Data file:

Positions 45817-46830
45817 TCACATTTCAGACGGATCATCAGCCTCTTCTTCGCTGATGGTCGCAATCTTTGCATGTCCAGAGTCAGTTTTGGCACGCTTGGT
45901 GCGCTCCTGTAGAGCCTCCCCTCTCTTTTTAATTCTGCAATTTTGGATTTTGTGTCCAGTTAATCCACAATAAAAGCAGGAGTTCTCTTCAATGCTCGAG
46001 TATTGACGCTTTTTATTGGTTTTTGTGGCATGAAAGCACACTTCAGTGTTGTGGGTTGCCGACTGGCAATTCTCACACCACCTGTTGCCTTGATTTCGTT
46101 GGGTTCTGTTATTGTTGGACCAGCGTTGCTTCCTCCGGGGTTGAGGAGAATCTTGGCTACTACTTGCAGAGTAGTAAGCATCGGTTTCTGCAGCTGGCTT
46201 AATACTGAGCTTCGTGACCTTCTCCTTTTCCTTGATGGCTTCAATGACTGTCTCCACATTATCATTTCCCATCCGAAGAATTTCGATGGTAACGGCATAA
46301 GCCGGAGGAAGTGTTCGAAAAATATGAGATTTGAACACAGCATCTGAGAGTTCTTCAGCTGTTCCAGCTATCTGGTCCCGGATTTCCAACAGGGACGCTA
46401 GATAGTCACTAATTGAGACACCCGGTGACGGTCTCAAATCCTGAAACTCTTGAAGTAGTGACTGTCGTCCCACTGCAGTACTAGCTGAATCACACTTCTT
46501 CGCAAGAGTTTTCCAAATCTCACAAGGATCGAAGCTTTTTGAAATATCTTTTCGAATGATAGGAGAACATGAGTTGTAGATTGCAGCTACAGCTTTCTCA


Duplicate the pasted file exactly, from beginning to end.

Positions 45817-46830
45817 TCACATTTCAGACGGATCATCAGCCTCTTCTTCGCTGATGGTCGCAATCTTTGCATGTCCAGAGTCAGTTTTGGCACGCTTGGT
45901 GCGCTCCTGTAGAGCCTCCCCTCTCTTTTTAATTCTGCAATTTTGGATTTTGTGTCCAGTTAATCCACAATAAAAGCAGGAGTTCTCTTCAATGCTCGAG
46001 TATTGACGCTTTTTATTGGTTTTTGTGGCATGAAAGCACACTTCAGTGTTGTGGGTTGCCGACTGGCAATTCTCACACCACCTGTTGCCTTGATTTCGTT
46101 GGGTTCTGTTATTGTTGGACCAGCGTTGCTTCCTCCGGGGTTGAGGAGAATCTTGGCTACTACTTGCAGAGTAGTAAGCATCGGTTTCTGCAGCTGGCTT
46201 AATACTGAGCTTCGTGACCTTCTCCTTTTCCTTGATGGCTTCAATGACTGTCTCCACATTATCATTTCCCATCCGAAGAATTTCGATGGTAACGGCATAA
46301 GCCGGAGGAAGTGTTCGAAAAATATGAGATTTGAACACAGCATCTGAGAGTTCTTCAGCTGTTCCAGCTATCTGGTCCCGGATTTCCAACAGGGACGCTA
46401 GATAGTCACTAATTGAGACACCCGGTGACGGTCTCAAATCCTGAAACTCTTGAAGTAGTGACTGTCGTCCCACTGCAGTACTAGCTGAATCACACTTCTT
46501 CGCAAGAGTTTTCCAAATCTCACAAGGATCGAAGCTTTTTGAAATATCTTTTCGAATGATAGGAGAACATGAGTTGTAGATTGCAGCTACAGCTTTCTCA